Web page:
Hematology oncology practice in the Asia-Pacific APHCON survey results from the 6th international hematologic malignancies conference: bridging the gap 2015, Beijing, China
AuthorHuang, XJ; Liu, K; Ritchie, D; Andersson, B; Lu, J; Hou, J; Burguera, ADLF; Wang, J; Yeoh, A; Yan, C; ...
PublisherIMPACT JOURNALS LLC
University of Melbourne Author/sRitchie, David
Document TypeJournal Article
CitationsHuang, X. J., Liu, K., Ritchie, D., Andersson, B., Lu, J., Hou, J., Burguera, A. D. L. F., Wang, J., Yeoh, A., Yan, C., Zhou, D., Tan, D., Kim, D. W., Wu, D., Shpall, E., Kornblau, S., Neelapu, S., Hongeng, S., Li, J. ,... Issaragrisil, S. (2017). Hematology oncology practice in the Asia-Pacific APHCON survey results from the 6th international hematologic malignancies conference: bridging the gap 2015, Beijing, China. ONCOTARGET, 8 (25), pp.41620-41630. https://doi.org/10.18632/oncotarget.15655.
Access StatusOpen Access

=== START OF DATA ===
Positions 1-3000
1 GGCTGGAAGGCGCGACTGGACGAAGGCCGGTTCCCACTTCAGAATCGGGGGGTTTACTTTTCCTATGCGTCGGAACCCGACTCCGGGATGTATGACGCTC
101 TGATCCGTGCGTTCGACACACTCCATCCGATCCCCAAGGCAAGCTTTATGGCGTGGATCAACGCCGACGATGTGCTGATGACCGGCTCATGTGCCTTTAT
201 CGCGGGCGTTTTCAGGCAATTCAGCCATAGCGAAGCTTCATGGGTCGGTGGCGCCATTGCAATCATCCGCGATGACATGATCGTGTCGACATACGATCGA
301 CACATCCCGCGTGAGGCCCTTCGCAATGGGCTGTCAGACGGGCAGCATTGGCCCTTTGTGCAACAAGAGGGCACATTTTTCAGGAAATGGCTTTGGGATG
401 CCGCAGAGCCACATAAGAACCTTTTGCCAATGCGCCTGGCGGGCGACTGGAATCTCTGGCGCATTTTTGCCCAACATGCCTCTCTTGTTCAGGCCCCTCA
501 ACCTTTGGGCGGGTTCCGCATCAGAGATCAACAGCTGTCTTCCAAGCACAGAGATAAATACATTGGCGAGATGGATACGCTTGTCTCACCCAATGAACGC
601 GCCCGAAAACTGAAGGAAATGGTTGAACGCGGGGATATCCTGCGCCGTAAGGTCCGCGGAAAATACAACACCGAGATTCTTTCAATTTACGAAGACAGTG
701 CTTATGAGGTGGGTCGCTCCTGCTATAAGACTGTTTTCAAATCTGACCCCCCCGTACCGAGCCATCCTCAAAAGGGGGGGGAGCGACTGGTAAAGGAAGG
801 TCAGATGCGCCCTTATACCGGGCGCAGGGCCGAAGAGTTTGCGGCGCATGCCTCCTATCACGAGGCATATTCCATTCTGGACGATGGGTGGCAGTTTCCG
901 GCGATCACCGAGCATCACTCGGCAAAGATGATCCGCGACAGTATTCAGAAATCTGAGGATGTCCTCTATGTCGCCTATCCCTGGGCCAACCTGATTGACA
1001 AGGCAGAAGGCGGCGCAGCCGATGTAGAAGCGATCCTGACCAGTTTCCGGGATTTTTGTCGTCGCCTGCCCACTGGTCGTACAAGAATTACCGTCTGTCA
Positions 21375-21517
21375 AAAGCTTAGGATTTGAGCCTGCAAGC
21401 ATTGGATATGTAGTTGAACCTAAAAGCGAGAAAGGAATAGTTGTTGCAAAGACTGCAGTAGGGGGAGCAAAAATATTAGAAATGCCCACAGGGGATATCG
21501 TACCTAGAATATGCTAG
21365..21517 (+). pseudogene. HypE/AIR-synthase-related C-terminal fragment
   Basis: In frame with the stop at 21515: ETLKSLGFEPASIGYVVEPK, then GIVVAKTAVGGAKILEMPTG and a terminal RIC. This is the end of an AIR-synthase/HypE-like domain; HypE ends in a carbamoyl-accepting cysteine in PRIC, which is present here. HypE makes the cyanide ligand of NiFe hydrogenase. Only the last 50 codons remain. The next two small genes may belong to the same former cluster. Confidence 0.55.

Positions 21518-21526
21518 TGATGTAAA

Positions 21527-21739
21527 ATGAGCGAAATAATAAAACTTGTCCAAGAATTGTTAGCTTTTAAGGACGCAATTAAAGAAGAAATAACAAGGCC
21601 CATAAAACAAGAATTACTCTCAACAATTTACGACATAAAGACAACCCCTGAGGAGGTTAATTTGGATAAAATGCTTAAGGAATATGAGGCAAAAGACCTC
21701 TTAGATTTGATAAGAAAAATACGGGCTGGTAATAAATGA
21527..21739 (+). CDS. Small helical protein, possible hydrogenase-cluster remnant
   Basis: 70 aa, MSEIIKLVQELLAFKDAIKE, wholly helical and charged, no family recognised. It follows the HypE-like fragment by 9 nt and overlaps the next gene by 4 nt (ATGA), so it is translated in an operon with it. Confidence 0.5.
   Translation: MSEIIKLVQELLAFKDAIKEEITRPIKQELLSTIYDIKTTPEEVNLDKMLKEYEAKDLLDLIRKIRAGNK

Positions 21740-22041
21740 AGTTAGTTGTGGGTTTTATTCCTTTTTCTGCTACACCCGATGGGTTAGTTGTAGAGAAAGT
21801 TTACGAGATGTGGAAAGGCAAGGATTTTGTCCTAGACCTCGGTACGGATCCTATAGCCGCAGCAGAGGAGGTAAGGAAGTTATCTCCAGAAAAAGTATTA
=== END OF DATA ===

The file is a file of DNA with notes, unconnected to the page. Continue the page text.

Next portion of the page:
This report serves as a snapshot of the state-of-knowledge in the Asia Pacific (APAC) Hematology Oncology community, and establishes a baseline for longitudinal investigations to follow changes in best practices over time. The objective of this study was to understand the approach to hematologic diseases, common standards of care and best practices, issues that remain controversial or debated, and educational or resource gaps that warrant attention. We used mobile application to disseminate and distribute questionnaires to delegates during the 6th international hematologic malignancies conference hosted by the APAC Hematology Consortium at Beijing, China. User responses were collected in an anonymous fashion. We report survey results in two ways: the overall responses, and responses as stratified between Chinese physicians and "Other" represented nationalities. Overall geographical concordance in survey responses was positive and strong. Perhaps more interesting than instances of absolute agreement, these data provide a unique opportunity to identify topics in which physician knowledge or opinions diverge. We assigned questions from all modules to broad categories of: patient information; diagnosis; treatment preference; transplantation; and general knowledge/opinion. On average, we observed a geographic difference of 15% for any particular answer choice, and this was fairly constant across survey modules. These results reveal utility and need for widespread and ongoing initiatives to assess knowledge and provide evidence-based education in real time. The data will be made more valuable by longitudinal participation, such that we can monitor changes in the state of the art over time.
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